Stereotactic radiosurgery (SRS) is a radiation technique that uses multiple vantage points, and imaging technology to converge a high dose of radiation on a precisely defined target volume while minimising irradiation to surrounding tissue.
SRS refers to the delivery of a high dose of radiation in a single session or fraction. Fractionated stereotactic radiotherapy (FSRT), may be performed to reduce the dose to adjacent critical brain or spine structures and to provide greater dose homogeneity to the target tissue. In such cases, irradiation is delivered over multiple sessions or fractions, typically at a low dose. A LINAC-based SRS system uses a single radiation source rotated through multiple non-coplanar arcs to achieve the required converge on the target lesion. The systems achieve a target accuracy of 0.1 to 1mm. Benign brain tumors that can be treated by SRS include vestibular schwannomas, pituitary adenomas, meningioma, craniopharyngioma, and hemangioblastoma.
Vestibular Schwannoma (VS), also known as acoustic neuromas, are Schwann cell-derived benign tumors most commonly found in the vestibular portion of the eighth cranial nerve (CN VIII). They account for approximately 8 per cent of intracranial tumors and 80-90 per cent of cerebellopontine angle tumors in adults.
Stereotactic radiosurgery may be a suitable choice for patients who desire preservation of neurological function (cochlear, facial nerve) and a high rate of tumor growth control. SRS is proposed as a modality to slow or stop schwannoma growth.
They are generally slow-growing and are unilateral in more than 90 per cent of cases, presenting in right and left sides equally. Progressive unilateral hearing decline is the most common symptom that leads to diagnosis of VS.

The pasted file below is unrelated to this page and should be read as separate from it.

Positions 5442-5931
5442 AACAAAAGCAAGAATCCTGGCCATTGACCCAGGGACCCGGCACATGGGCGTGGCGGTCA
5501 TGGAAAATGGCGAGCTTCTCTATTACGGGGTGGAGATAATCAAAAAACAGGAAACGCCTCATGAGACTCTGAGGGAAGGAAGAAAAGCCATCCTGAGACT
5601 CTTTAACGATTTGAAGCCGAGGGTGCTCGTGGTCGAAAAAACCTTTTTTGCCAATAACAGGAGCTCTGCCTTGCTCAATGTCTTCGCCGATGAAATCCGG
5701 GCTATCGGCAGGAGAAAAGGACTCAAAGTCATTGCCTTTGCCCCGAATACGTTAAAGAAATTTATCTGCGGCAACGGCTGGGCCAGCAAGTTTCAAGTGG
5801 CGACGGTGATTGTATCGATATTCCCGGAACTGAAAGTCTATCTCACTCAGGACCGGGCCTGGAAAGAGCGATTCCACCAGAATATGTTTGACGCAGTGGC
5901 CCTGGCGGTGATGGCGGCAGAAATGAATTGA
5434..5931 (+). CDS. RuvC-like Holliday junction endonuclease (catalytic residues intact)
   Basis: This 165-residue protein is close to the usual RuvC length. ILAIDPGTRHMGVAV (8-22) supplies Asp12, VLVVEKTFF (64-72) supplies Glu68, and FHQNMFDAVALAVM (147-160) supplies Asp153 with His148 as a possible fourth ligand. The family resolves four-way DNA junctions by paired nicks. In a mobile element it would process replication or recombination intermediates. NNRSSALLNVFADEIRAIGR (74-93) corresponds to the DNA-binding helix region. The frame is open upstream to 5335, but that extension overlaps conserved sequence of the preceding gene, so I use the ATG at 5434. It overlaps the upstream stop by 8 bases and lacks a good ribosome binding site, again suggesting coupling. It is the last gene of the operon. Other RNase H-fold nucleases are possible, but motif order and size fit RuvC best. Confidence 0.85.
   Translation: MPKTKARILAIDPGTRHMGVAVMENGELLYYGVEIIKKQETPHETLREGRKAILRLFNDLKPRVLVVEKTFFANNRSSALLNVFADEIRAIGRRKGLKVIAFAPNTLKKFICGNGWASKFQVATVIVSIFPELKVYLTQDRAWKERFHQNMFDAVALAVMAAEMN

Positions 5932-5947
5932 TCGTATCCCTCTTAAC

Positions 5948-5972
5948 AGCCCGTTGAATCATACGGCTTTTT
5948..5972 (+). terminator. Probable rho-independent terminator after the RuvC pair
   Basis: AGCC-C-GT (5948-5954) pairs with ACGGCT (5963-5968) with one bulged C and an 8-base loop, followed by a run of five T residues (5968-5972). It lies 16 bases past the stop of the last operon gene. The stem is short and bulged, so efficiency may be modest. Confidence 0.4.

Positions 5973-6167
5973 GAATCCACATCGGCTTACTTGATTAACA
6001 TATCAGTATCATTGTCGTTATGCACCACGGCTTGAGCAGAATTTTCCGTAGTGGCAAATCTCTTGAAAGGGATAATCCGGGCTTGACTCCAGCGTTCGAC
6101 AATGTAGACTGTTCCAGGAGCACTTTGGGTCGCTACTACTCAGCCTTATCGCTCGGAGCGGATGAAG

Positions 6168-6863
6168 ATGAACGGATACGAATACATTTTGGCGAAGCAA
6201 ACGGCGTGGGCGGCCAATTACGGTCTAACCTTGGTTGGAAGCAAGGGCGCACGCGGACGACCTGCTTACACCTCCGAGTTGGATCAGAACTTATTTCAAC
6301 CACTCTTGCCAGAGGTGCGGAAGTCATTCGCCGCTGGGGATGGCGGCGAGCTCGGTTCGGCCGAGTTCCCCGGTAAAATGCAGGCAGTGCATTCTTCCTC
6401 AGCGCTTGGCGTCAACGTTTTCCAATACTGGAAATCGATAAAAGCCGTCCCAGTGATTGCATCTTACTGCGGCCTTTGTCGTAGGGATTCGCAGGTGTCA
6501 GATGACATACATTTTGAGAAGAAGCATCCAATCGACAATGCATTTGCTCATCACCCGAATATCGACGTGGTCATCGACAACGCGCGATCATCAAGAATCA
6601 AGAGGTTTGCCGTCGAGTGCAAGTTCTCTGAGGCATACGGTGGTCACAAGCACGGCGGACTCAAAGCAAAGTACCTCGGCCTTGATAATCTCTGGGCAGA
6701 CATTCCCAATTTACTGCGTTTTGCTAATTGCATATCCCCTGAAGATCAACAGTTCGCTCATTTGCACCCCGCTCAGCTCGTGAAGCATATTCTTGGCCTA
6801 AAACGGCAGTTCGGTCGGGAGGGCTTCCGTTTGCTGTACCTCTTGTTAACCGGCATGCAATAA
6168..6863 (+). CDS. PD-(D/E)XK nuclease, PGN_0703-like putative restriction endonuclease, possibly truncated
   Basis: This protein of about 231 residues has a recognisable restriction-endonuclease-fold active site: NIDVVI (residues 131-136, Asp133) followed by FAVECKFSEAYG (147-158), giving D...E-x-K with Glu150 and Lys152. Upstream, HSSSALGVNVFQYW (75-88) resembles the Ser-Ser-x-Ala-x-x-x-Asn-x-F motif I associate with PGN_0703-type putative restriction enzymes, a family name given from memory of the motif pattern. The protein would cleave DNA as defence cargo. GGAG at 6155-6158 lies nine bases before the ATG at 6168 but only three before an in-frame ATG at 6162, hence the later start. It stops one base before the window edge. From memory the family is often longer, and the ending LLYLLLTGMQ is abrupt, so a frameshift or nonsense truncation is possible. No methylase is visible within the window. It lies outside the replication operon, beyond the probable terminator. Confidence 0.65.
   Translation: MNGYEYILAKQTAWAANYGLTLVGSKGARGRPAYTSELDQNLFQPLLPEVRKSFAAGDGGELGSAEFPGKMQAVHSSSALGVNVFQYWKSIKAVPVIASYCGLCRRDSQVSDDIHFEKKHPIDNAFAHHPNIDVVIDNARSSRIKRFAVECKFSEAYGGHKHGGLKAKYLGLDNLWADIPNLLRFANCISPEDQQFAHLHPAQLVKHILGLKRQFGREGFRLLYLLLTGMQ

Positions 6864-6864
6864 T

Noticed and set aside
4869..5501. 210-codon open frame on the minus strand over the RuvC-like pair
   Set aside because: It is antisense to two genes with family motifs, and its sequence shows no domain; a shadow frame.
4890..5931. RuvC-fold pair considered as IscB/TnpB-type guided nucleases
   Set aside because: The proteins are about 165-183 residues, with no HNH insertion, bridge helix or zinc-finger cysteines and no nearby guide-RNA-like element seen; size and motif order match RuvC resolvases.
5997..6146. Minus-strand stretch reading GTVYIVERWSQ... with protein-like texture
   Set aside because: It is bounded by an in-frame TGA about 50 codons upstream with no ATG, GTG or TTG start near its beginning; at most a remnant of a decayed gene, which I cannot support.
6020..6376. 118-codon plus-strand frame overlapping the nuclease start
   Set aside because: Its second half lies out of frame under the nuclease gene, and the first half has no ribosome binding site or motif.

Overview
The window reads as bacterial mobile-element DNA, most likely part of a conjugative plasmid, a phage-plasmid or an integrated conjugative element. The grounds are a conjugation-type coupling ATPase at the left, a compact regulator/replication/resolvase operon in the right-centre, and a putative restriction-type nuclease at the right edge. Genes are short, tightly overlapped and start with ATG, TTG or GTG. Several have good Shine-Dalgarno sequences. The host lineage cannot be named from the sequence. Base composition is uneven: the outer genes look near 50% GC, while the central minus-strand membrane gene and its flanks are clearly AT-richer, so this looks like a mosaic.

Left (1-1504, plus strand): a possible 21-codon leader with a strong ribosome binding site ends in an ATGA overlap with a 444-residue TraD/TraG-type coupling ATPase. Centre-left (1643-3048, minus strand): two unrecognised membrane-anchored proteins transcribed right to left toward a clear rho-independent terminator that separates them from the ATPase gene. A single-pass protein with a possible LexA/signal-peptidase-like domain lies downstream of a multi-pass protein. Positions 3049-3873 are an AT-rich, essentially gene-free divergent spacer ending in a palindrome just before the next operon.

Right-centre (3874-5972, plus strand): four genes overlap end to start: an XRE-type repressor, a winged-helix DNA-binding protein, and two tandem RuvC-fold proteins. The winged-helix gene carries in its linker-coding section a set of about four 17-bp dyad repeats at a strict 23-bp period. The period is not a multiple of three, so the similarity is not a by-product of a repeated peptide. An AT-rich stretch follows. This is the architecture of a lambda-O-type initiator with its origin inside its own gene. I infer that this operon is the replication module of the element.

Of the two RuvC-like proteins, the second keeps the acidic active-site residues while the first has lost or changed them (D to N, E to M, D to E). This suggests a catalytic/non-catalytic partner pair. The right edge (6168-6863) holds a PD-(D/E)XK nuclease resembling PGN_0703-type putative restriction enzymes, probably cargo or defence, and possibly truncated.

SRS is a possible first line of treatment in patients with newly diagnosed small to medium sized vestibular schwannomas, no significant brainstem compression, and reasonably well preserved hearing. SRS may be a suitable choice for patients who desire preservation of neurological function (cochlear, facial nerve) and a high rate of tumor growth control. SRS is proposed as a modality to slow or stop schwannoma growth.
Pituitary Adenomas are benign tumors that arise from the cells of the anterior pituitary gland. Pituitary tumors are fairly common in the general population. First-line treatment for pituitary adenomas is typically surgery or pharmacologic treatment. However, when one of these interventions fails or there is a recurrence, radiation therapy using SRS or FSRT can be considered.
Meningioma are the most frequent primary brain tumors, originating in the meninges and accounting for about one-third of all primary CNS tumors. Management strategies for meningioma include observation, resection, or radiation therapy. Asymptomatic patients can be managed by observation. If therapy is indicated, standard treatment is gross total surgical resection or radiation therapy. SRS/ FSRT may be first option in small meningioma presumed to be WHO grade I.
Craniopharyngioma are rare tumors that arise from the residual epithelial cells of Rathke’s pouch. The first line of therapy for craniopharyngioma is typically surgical resection; however, aggressive surgery can be associated with complications and neurologic injury. SRS/SRT techniques have been increasingly used as a primary option for small tumors away from critical structures, as secondary treatment for residual tumor following conservative surgery, and as an option for recurrent disease.
Hemangioblastoma are rare, highly vascular tumors of the central nervous system most often found in the posterior fossa of brain. Hemangioblastoma can present as sporadic (approximately 75% of cases) or as a manifestation of von Hippel-Lindau disease (VHL).
While sporadic lesions arise primarily in the cerebellum, VHL associated hemangioblastoma can arise in the cerebellum, spinal cord, and brain stem. Treatment options for hemangioblastoma include surgery and radiation therapy. Surgical resection is generally the first treatment of choice for most symptomatic hemangioblastoma; however, SRS can be an appropriate treatment option for patients with multiple tumors and with surgically inaccessible lesions.